Trabert was a stand-out athlete in tennis and basketball at the University of Cincinnati, and was a member of Sigma Chi Fraternity. In 1951, he won the NCAA Championship Singles title. He played doubles with Bob Mault and was coached by George Menefee, who later became the head trainer for the Los Angeles Rams. Trabert was also a starter on the Cincinnati Bearcats basketball team at the University of Cincinnati. Previously, at Walnut Hills High School in Cincinnati, he had been Ohio scholastic champion three times and played guard on the 1948 basketball team that won the District Championship.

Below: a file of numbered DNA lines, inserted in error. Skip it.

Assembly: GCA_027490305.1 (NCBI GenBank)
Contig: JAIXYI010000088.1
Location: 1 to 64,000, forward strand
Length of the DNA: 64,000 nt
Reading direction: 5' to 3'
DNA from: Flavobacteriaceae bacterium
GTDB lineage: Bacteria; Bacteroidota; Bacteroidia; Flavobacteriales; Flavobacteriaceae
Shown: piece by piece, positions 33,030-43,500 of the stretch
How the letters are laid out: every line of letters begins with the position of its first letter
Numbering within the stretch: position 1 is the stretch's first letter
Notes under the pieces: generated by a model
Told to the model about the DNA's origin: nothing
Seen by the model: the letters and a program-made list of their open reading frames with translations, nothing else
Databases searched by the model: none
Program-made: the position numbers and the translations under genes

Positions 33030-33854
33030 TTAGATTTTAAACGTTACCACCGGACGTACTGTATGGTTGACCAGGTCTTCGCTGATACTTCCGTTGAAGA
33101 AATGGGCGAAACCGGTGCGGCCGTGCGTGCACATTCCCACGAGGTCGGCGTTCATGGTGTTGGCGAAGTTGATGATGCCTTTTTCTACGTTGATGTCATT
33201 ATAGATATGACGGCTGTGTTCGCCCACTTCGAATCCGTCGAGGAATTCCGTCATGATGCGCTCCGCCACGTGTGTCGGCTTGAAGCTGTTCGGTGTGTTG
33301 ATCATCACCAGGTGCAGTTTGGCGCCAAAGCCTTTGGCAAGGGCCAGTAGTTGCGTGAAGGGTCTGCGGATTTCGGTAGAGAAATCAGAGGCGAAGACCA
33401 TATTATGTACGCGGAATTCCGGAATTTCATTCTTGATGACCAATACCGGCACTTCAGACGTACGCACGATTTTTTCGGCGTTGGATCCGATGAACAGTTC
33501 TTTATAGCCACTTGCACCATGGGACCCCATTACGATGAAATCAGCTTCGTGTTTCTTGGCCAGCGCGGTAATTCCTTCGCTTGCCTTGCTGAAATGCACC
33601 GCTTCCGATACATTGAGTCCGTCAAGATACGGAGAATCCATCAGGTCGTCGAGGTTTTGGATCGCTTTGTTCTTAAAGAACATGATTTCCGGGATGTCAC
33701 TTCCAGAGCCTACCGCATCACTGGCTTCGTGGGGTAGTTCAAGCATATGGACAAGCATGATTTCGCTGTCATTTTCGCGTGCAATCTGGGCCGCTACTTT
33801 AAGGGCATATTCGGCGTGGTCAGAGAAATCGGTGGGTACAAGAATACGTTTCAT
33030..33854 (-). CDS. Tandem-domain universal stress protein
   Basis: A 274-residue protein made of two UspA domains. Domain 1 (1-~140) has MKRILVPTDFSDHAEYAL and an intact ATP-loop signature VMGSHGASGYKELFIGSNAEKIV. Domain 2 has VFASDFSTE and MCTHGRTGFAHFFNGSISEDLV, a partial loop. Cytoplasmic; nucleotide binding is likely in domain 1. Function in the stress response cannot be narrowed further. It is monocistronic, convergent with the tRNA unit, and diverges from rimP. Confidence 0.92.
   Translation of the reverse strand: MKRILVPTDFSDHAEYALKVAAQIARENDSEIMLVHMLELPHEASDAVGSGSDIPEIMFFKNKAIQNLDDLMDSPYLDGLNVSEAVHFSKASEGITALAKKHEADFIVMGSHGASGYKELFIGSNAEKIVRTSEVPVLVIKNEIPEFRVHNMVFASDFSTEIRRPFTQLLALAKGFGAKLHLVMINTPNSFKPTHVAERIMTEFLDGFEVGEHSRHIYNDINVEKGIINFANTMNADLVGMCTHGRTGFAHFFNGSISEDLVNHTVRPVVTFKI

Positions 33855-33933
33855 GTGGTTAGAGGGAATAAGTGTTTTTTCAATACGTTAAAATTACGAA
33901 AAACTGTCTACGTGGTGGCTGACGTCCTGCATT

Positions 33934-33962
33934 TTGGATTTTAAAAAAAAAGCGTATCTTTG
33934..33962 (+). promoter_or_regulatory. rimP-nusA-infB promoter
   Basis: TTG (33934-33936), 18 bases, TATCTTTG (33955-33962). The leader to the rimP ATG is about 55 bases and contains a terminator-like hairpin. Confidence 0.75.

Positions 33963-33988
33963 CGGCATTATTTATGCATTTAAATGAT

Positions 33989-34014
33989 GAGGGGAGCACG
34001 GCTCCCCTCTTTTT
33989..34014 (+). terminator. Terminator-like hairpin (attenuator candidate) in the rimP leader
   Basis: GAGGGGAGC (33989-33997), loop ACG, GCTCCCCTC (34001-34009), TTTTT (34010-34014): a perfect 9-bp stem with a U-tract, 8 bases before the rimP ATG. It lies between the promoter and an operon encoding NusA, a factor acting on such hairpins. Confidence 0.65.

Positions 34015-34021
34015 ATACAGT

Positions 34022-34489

A native of Cincinnati, Trabert grew up two houses down from a public park. It had clay courts that helped hone his groundstrokes. By age 11, Trabert was winning junior tournaments and eventually became the world's No. 1 amateur at age 25. He turned pro after winning the ’55 U.S. Championships because he had a wife and two children to support. Trabert honed his tennis skills on the courts of the Cincinnati Tennis Club with the help of another member of that club, fellow International Tennis Hall of Famer Billy Talbert. Talbert became Trabert's mentor. In 1951, Trabert posted his first win over Talbert in the final of Cincinnati's international tennis tournament (now known as the Cincinnati Masters). In 1953, Trabert won the men's singles in the Ojai Tennis Tournament.